Germany is a country in Western Europe with a beautiful landscape of forests, rivers, mountains and North sea beaches. Germany has been popular destination for a long time. The country derives its name from the Latin word “Germania”, which was used to describe barbarian tribes in north-eastern Gaul. German people refer to their motherland as Deutshland, which derives its name from the high German word meaning “of the people”.

With its rich 2 millennia-long histories, deep ties to the WWII, scenic natural beauty, delicious food and efficient manpower, there is not an end to the things Germany is famous for.

Here is a countdown of 15 things that the country is famous for.



The Autobahn is the federally controlled highway system in Germany. It is officially called Bundesautobahn (BAB). The highway is famous all over the world because of the fact that it has no mandated speed limit for a special class of vehicle. Speed limits are only mandated for the areas that are urbanized, sub-standard, accident-prone or are under construction. On speed unrestricted stretches, the advisory speed signs of 130km/hr apply. It has a total length of 12,949 km and ranks amongst the longest highway systems in the world. The construction of the highway is generally accredited to the country’s infamous dictator, Adolf Hitler- built as a way to quickly move military units. Autobahn is extremely well-maintained,  which is also the reason for the smooth sailing of vehicles on it. 


With over 1,300 breweries and more than 5,000 different brands of beer. Germany is a beer drinker’s paradise. Germany is ranked 3rd in the world on the consumption of beer right after Czech and Irishmen. Germany even has a law about which ingredients may be used in the production of the beverage!


Bread, beer or sausages, nobody does it better than Germany. To the Germans, bread is more than just a part of their daily meal; it is a part of their culture. Every region of the country has its own variety of bread. There are more than 1,500 varieties of bread baked in Germany, dark, white, sweet, savory, crunchy, soft, plain, or with all types of seeds- name it and you have it.

12.Why so serious?

One of the few things that come to mind on talking about Germany are the weird unpronounceable names and an even weirder sense of humor. German people are rightfully stereotyped to be the most serious creatures you will ever encounter. They are serious about everything, their food, clothes, country, work, laws, and even fun. As a result of this Germans are often come off as being a little standoffish and cold. But, take the time, get to know them and they will fill you up with their world class beer.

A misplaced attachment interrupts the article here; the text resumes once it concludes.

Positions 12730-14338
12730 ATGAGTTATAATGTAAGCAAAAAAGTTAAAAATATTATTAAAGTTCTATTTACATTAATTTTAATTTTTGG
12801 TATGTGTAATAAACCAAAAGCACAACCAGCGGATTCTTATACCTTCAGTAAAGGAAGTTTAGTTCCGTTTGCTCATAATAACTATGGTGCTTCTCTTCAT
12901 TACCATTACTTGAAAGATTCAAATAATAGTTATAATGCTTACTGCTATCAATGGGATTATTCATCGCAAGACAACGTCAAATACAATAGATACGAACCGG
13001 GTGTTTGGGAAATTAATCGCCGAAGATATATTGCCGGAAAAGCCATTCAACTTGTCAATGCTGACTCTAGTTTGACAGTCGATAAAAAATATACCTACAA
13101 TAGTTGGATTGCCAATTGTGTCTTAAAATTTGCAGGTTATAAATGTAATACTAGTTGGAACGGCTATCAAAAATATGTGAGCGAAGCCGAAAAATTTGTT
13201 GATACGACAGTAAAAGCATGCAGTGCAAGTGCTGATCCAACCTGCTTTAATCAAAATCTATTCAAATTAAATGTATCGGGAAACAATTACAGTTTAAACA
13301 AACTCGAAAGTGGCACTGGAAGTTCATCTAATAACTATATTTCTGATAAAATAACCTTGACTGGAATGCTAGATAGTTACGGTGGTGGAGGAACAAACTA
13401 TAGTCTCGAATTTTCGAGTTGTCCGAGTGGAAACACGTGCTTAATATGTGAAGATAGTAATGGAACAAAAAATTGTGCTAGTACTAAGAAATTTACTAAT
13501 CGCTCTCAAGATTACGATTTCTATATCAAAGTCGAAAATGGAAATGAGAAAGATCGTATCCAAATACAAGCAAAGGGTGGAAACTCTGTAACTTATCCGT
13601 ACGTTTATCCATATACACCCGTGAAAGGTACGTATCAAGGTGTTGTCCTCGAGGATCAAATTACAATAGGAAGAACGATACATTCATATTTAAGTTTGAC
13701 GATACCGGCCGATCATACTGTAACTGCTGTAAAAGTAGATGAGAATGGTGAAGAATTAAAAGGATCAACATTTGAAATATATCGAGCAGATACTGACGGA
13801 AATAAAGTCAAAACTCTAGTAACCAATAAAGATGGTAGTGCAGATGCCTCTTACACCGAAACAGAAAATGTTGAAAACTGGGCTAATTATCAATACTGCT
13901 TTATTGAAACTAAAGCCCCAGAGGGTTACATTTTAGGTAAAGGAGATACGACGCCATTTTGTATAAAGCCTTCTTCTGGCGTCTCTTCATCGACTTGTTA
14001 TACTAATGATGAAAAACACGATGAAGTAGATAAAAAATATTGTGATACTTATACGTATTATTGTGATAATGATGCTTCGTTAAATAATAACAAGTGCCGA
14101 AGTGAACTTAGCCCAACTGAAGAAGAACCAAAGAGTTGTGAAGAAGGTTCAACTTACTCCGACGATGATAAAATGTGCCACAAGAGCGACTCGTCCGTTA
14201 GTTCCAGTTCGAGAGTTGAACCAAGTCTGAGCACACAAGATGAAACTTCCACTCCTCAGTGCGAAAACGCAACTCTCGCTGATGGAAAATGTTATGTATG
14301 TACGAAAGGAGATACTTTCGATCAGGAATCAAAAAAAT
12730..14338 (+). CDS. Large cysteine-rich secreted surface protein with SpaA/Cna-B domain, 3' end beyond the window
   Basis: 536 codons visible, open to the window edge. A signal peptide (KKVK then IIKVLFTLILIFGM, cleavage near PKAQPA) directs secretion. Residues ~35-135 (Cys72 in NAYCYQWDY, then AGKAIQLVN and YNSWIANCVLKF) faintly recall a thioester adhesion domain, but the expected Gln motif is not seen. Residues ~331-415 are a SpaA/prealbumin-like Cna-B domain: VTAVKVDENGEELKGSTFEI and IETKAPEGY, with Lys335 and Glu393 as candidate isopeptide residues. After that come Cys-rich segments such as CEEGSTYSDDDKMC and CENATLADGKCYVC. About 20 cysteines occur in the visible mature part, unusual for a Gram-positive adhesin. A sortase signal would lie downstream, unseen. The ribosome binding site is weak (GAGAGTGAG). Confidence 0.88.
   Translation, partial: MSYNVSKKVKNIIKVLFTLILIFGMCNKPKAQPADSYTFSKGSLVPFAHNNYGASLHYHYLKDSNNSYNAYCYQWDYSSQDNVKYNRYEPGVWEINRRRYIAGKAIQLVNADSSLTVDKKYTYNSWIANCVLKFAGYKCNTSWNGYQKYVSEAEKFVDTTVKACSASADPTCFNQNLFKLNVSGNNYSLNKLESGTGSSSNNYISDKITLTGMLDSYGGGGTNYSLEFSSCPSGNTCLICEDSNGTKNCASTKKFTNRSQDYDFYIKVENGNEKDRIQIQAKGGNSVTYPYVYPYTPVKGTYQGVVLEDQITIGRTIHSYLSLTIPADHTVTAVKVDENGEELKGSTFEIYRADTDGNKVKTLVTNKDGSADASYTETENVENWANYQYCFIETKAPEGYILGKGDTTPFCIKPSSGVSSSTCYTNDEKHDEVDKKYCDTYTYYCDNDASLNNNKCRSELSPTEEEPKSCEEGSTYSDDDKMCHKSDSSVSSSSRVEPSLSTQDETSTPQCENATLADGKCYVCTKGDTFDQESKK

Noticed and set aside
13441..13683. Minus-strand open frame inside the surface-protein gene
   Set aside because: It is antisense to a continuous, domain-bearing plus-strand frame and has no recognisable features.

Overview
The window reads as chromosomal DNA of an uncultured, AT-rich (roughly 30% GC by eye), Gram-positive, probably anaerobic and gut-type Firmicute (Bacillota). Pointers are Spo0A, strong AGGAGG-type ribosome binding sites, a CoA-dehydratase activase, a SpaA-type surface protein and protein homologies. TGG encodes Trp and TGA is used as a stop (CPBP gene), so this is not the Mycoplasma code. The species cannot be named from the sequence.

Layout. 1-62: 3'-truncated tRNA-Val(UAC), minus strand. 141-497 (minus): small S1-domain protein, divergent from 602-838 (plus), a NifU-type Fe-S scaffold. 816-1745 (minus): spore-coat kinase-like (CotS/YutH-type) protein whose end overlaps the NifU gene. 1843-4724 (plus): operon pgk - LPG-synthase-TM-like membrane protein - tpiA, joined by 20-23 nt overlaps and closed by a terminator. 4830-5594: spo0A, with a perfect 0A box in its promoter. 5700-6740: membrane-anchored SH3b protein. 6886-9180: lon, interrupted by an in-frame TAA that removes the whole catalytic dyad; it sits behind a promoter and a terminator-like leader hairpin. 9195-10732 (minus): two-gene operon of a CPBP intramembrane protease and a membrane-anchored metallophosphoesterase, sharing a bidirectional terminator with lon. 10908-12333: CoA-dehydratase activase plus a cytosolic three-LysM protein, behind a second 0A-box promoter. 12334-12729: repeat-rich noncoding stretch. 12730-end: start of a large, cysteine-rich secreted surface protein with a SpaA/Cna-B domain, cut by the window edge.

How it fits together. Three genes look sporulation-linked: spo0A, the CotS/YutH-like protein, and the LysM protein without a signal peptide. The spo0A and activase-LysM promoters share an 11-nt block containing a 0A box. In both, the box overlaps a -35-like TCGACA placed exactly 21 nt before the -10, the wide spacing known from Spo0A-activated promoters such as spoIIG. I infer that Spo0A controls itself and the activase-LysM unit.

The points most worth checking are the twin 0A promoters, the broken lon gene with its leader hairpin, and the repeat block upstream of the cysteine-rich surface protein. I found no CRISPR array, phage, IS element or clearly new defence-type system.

11. Laws and Bureaucracy

Germany has an abundance of laws controlling almost every aspect of life. While this may make the Germans inflexible and stringent, it’s what gives them the reputation of being extremely efficient and punctual. These many laws need as many bureaucrats to ensure their efficient execution. Bureaucracy is the engine of German efficiency. It helps keep the country running and people out of trouble. It ensures that people reach their goals legally and with no incident. On the other hand, it is also the cause of endless paperwork and red-tapping. Armies of conscientious civil servants make sure the rules are followed. Bureaucracy is Germany’s pride and joy. When in Germany, you can not escape bureaucracy, period!


Germany is home to over 25,000 castles that still stands tall and beautiful. To visit a German castle is like stepping into a Disney Princess movie, where mighty castles sit atop high mountain peaks, narrating the story of knights, dukes, blonde-haired princesses, merry celebrations and devastation of wars. The most photographed building in Germany and the most popular castle in Europe, Neuschwanstein Castle is the best and most beautiful castle of all. Nestled among Bavarian Alps, this fairy tale castle also served as the inspiration for Disney’s Sleeping Beauty castle.  Some other beautiful castles of the country are Hohenzollern Castle, Burg Eltz, Heidelberg Castle, and Schwerin Castle.

9. Sausages

Unless you like potatoes, German food is a hell for vegetarians. Meat is mainstay the cuisine and sausages or Wurst, as the call it, holds a special place in German’s hearts. It is a large roast made of pork, beef or veal which is flavored in different ways depending on the region. There are over 1,500 varieties of sausages produced in Germany.

8. Football

Football or Soccer is the national sport of Germany and the most popular national pastime. The German Football Association consists of more than 26,000 clubs and 178,000 teams. There are more football fan clubs in Germany than any other country. Football is a religion in the country. Germans are crazy for the game, so much that the fans of different clubs literally hate each other. And, man are they good! The German football league, the Bundesliga attracts international superstars and is followed by many people outside of the Germany. The country’s national team is strong in international contests and has won four FIFA world cups and are the current holders of the trophy. They are also the second most successful team in the game after Brazil (5 Times winner). Popular footballers Manuel Neuer, Toni Kroos, Thomas Müller, Jerome Boateng, Marco Reus, Mesut Özil, Philipp Lahm, Mats Hummel, and Ilkay Gündogan all hail from Germany.